Book version: “Did you put your name into the Goblet of Fire, Harry?” he [Dumbledore] asked calmly.
Movie version: “HARRY DIDJA PUT YER NAME IN THE GOBLET OF FIYAAA?!?”
The movies generally did a good job following the books, but this scene…just…ugh. Anyway, loved this book – as I do the entire series – so without further ado, here is the next selection for my Fifty Book Challenge:
Title – Harry Potter and the Goblet of Fire
Author – J.K. Rowling
Page count – 734
**Major spoilers for this installment!! Don’t read ahead if you haven’t read the book!**
Obviously this is a long book, so I won’t do a detailed summary, but the main event is the Triwizard Tournament which takes place at Hogwarts. Three different magical schools each select a person to compete in a series of tasks, which test their magical abilities, bravery, etc. Harry Potter becomes involved in the tournament due to a plot by Lord Voldemort to return to power (you’ll remember that baby Harry was the cause of Voldemort’s downfall thirteen years prior).
I love finding bits of foreshadowing that I missed the first time I read the book! For instance, when Voldemort and Wormtail are talking at the Riddle house at the start of the book, plotting Voldemort’s return to power, one thing Voldemort says is, “I will allow you [Wormtail] to perform an essential task for me, one that many of my followers would give their right hands to perform…” And of course, that is literally what Wormtail is forced to contribute when making the potion in the graveyard toward the end of the book.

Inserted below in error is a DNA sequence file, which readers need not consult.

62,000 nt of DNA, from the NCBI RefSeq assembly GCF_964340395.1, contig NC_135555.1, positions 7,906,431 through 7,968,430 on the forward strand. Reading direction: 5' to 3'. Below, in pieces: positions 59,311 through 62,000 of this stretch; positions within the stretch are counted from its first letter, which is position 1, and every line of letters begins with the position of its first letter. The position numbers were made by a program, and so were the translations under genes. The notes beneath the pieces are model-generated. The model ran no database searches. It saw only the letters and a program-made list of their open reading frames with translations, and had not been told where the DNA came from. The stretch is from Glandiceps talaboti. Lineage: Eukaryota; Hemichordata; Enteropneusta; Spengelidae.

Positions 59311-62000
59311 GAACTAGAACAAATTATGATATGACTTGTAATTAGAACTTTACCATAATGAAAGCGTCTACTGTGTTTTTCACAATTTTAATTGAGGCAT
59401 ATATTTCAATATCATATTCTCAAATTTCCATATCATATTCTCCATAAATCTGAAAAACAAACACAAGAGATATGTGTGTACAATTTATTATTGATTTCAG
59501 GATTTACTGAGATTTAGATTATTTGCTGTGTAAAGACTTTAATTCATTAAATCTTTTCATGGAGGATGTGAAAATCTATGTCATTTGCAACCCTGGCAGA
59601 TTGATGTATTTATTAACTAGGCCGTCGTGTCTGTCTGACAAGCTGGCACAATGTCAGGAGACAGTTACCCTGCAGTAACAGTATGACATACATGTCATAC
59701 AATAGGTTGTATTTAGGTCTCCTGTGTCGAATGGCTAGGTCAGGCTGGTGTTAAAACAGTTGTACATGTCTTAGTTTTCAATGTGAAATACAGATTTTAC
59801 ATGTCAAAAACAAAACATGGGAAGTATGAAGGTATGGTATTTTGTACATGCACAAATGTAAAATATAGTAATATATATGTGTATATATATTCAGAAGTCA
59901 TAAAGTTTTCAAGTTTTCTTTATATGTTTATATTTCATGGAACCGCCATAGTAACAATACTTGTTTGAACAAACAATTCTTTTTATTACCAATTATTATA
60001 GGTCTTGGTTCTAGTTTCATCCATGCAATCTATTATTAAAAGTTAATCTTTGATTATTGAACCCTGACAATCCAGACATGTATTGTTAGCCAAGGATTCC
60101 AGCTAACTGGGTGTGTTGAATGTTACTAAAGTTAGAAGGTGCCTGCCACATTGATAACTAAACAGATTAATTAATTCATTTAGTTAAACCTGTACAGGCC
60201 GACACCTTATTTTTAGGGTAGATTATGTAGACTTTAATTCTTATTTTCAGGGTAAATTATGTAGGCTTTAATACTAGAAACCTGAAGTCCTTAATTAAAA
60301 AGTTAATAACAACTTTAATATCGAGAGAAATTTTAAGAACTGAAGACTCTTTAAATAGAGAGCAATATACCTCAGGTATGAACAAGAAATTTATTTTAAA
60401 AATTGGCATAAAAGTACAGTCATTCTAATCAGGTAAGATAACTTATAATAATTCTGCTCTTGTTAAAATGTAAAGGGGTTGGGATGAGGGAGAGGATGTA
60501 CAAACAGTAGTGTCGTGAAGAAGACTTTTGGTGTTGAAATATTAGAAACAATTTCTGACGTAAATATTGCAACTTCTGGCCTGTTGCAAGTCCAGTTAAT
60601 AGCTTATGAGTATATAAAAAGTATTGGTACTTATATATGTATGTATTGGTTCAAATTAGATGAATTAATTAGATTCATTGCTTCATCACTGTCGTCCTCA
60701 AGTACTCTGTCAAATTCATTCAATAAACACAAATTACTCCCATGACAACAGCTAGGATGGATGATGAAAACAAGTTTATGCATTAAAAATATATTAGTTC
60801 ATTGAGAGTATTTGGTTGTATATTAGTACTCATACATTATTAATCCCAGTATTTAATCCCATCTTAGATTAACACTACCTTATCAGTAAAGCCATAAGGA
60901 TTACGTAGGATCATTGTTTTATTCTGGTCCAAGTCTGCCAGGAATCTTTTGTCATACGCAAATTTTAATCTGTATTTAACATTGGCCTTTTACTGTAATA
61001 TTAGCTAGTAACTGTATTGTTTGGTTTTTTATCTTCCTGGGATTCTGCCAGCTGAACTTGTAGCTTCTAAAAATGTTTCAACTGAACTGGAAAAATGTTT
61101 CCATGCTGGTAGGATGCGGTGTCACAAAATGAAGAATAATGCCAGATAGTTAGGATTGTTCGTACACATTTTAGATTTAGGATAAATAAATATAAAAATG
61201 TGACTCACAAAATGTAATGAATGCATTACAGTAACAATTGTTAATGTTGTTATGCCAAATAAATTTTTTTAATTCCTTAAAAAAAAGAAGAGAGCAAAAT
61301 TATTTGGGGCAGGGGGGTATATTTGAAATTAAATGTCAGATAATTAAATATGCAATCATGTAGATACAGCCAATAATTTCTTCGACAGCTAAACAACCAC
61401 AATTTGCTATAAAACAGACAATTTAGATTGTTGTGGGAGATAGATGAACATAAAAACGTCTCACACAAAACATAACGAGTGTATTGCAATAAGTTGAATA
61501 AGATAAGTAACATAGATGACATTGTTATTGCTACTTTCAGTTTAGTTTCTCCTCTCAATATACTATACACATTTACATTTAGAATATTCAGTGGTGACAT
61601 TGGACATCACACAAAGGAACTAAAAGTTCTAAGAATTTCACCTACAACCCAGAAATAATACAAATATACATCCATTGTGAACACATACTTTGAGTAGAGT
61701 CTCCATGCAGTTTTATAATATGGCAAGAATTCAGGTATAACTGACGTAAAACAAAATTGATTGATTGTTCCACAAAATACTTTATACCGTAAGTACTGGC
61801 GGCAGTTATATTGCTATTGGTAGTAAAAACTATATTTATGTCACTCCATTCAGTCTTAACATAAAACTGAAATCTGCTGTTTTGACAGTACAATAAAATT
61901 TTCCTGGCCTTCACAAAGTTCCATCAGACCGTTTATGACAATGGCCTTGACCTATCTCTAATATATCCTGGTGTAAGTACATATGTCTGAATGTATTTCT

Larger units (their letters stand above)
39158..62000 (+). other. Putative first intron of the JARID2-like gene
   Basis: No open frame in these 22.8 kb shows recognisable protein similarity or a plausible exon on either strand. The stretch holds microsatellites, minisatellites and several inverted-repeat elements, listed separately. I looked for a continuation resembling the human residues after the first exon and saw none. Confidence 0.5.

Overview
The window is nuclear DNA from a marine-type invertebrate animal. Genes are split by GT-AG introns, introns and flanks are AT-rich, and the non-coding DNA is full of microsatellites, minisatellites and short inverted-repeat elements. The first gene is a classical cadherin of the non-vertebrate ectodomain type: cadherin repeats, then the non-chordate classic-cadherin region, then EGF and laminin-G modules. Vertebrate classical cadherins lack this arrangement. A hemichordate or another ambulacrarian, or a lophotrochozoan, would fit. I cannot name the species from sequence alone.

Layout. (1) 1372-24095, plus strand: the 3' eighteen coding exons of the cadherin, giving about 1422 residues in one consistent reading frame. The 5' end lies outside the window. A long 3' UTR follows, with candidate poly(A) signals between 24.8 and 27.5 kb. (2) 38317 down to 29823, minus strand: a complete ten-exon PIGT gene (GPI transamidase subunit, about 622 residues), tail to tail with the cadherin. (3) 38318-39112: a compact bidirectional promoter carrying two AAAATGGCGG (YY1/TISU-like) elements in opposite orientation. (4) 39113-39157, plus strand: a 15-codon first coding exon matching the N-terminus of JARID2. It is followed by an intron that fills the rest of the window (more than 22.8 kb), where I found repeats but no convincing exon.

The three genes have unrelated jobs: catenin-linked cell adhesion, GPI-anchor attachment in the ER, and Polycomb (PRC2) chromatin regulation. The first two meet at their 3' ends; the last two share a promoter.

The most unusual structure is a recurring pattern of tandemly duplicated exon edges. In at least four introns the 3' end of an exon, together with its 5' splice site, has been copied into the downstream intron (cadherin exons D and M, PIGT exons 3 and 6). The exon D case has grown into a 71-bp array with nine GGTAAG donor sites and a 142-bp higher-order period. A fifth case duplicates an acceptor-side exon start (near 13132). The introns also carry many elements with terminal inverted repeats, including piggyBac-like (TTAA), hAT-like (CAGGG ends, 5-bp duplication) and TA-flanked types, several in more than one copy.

The other instance is when Harry, Ron, and Hermione are on the train to Hogwarts at the start of the year. Hermione likes to read her textbooks for fun (don’t lie, you would too if you came from the muggle world and got to study magic). She decides to read The Standard Book of Spells, Grade 4 and try to learn a Summoning Charm. This, of course, is the very spell that Harry would need to learn to complete the first task.
There are two passages I really like from this book. The first is from Sirius, when Hermione, Ron, and Harry are describing how Mr. Crouch fired his house elf after the Dark Mark was cast at the Quidditch World Cup:
“She’s got the measure of Crouch better than you have, Ron. If you want to know what a man’s like, take a good look at how he treats his inferiors, not his equals.”
The second is from Dumbledore’s tribute to Cedric Diggory at the end of the book:
“…in the light of Lord Voldemort’s return, we are only as strong as we are united, as weak as we are divided. Lord Voldemort’s gift for spreading discord and enmity is very great. We can fight it only by showing an equally strong bond of friendship and trust. Differences of habit and language are nothing at all if our aims are identical and our hearts are open.”